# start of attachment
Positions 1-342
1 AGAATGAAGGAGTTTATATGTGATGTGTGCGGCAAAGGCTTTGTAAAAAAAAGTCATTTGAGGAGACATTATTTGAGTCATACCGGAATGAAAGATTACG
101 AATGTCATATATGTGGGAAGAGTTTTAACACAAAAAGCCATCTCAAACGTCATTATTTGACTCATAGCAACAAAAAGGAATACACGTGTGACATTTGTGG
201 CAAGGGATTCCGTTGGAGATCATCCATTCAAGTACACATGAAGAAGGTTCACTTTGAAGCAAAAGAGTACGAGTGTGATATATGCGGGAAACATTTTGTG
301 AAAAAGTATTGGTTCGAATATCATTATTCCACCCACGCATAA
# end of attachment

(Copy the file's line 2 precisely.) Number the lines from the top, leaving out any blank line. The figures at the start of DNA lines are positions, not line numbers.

1 AGAATGAAGGAGTTTATATGTGATGTGTGCGGCAAAGGCTTTGTAAAAAAAAGTCATTTGAGGAGACATTATTTGAGTCATACCGGAATGAAAGATTACG